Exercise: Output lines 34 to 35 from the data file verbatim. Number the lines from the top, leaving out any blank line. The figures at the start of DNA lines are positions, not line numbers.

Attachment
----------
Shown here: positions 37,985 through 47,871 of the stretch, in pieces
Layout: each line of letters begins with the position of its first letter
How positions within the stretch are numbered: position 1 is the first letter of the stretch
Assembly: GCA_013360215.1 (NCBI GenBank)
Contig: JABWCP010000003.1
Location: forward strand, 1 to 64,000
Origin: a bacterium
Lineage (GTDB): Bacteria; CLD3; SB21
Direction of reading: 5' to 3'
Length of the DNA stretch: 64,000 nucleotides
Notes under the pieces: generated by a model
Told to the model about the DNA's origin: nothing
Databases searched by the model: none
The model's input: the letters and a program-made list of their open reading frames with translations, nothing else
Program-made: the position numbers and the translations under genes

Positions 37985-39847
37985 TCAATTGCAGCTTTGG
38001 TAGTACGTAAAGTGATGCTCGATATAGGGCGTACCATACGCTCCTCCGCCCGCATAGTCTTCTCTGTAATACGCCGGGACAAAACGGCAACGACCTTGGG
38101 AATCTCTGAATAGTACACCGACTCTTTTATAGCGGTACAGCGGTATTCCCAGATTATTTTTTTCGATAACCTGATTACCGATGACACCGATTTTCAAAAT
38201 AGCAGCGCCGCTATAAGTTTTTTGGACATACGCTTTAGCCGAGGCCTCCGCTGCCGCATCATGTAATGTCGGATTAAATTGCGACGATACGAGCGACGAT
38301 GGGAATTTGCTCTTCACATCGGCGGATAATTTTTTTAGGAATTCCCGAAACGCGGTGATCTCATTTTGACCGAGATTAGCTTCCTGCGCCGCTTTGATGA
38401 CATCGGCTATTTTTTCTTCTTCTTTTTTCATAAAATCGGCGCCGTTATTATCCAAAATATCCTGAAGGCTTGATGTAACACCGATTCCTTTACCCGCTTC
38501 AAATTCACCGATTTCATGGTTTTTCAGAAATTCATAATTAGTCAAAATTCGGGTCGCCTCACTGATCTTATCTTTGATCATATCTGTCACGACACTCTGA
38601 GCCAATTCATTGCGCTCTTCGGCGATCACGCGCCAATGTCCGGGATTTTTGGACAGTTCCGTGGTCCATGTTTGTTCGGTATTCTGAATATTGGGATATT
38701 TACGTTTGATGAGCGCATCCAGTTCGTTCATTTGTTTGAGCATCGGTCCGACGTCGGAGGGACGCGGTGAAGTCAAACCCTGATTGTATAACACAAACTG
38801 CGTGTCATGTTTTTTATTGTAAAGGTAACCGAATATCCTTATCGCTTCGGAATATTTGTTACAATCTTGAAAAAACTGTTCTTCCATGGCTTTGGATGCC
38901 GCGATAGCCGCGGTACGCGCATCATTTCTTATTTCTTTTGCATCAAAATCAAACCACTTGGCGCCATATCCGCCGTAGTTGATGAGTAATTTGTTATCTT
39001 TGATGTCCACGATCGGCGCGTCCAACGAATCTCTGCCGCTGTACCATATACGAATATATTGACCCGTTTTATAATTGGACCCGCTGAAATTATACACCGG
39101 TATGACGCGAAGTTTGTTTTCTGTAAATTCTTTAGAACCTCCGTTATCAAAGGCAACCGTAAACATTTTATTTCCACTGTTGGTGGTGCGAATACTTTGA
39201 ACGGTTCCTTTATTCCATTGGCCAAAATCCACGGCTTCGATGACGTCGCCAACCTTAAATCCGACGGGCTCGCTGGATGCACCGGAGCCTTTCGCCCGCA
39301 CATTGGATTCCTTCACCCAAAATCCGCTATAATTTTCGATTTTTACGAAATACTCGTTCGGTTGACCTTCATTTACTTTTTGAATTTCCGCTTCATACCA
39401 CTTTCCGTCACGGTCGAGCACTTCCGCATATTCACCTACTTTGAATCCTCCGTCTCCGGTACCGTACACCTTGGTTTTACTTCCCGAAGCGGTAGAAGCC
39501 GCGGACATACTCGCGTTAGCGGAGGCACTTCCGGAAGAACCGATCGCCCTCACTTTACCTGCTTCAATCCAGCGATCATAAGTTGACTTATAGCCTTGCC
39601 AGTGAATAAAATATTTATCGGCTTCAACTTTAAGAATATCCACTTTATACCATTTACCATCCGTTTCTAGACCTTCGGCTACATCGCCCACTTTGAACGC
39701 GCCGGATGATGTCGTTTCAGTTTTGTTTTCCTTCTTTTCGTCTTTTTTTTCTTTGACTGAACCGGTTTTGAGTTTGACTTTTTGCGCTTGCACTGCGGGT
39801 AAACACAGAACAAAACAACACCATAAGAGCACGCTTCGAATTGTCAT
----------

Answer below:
39601 AGTGAATAAAATATTTATCGGCTTCAACTTTAAGAATATCCACTTTATACCATTTACCATCCGTTTCTAGACCTTCGGCTACATCGCCCACTTTGAACGC
39701 GCCGGATGATGTCGTTTCAGTTTTGTTTTCCTTCTTTTCGTCTTTTTTTTCTTTGACTGAACCGGTTTTGAGTTTGACTTTTTGCGCTTGCACTGCGGGT